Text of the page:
Beck covered many top religious stories of the 1980s; and he brought to them, unlike Lewy, a basically liberal outlook. Thus it was with dismay that he reported his repeated discoveries of evidence of the Board’s uncritically leftist bias, the staff’s minimal commitment to the denomination and Christianity, its careful evasion of any real accountability to the Methodist Church constituency, and the chronically poor and biased quality of the information on which many of its campaigns were based. It is a depressing and all-too familiar story.

    Beck does not put his findings in any larger context; Lewy, Quakers and the AFSC are never mentioned. Yet comparing the two accounts, it seems clear to me that the real point of reference for the Methodist Board is the same as for the AFSC, the “organizers’ subculture.”

    The AFSC’s oft-repeated rationale for the decline in numbers of Quakers on its staff is that in the early 1970s the group undertook an affirmative action program aimed at making it representative of the diversity of our society; and since American Friends remain almost entirely white and middle class, their numbers must inevitably decrease in AFSC as this goal is approached.

    In response, it must first be affirmed that surely the AFSC in those years was past due for an internal shakeup. Those who knew it in the mid-1960s recall a staff structure centered around a middle-class, middle-aged white male hierarchy, attended by dutiful and devoted female secretaries. This was by no means a fitting embodiment of the ancient Quaker testimony of gender equality, never mind the contemporary resurgence of feminism and black power.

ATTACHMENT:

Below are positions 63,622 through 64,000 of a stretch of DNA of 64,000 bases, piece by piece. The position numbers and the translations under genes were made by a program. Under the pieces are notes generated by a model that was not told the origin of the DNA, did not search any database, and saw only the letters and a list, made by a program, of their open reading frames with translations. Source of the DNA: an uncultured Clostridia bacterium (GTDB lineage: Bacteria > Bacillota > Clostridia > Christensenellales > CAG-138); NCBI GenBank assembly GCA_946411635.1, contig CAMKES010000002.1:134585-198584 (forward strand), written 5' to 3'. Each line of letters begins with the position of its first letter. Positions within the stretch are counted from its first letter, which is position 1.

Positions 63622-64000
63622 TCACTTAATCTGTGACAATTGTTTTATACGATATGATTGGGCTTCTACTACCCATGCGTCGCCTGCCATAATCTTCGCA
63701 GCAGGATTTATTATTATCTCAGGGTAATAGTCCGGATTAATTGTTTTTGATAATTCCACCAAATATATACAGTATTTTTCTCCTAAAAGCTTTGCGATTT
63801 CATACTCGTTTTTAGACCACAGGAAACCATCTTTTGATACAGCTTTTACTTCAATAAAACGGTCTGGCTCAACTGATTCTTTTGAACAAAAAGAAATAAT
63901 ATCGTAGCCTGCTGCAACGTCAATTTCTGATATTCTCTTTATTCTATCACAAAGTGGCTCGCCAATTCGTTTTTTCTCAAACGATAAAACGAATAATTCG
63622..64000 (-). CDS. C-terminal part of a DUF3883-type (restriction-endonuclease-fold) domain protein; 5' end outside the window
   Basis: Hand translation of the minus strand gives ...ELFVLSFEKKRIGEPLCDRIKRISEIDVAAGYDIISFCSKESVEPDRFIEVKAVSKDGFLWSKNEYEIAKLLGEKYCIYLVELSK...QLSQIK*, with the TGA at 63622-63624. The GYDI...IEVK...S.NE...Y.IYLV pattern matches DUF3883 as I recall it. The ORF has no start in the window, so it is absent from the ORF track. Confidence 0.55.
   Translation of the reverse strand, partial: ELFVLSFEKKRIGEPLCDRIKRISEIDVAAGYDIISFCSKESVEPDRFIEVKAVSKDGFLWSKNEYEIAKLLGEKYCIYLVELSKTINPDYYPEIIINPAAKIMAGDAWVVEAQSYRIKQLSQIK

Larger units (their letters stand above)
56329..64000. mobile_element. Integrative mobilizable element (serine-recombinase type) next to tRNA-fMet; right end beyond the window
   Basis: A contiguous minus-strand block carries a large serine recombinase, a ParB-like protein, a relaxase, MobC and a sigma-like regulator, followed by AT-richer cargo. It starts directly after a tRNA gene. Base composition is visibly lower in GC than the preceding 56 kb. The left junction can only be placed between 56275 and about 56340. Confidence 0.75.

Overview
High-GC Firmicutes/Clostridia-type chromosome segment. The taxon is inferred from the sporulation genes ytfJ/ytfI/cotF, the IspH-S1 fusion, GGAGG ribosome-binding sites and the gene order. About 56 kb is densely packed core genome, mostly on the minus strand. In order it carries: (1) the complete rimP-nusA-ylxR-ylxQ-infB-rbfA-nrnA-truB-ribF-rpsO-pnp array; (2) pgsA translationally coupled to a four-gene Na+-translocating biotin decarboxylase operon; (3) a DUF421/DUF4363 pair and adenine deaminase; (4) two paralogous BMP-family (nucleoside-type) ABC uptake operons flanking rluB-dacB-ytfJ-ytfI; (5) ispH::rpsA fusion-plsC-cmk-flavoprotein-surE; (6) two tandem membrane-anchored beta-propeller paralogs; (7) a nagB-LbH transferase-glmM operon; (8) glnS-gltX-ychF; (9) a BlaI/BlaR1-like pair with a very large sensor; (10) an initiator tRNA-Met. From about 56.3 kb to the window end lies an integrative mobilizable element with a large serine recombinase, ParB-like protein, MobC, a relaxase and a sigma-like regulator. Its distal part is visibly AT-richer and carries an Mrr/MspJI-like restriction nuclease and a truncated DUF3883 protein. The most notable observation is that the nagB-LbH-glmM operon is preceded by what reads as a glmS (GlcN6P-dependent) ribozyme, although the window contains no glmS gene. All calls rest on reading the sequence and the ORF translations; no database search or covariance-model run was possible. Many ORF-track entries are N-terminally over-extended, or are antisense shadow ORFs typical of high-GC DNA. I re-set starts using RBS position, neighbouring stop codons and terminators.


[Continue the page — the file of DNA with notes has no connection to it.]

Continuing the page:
In addition there was the perennial reality of generational struggle: many of these incoming executives had been youthful conscientious objectors during World War II, who in their day had grumbled and chafed against the AFSC establishment of those years. Having replaced it two decades later, their turn was now coming, with challenges appearing from both upstart women as well as ‘60s male radicals.

    There’s nothing unusual about all this, and similar situations turn up like red threads in the stories of all the four groups that Lewy chronicles. And at first glance it makes the fact that AFSC underwent internal upheavals aimed at changing these realities seem not only justified, but overdue.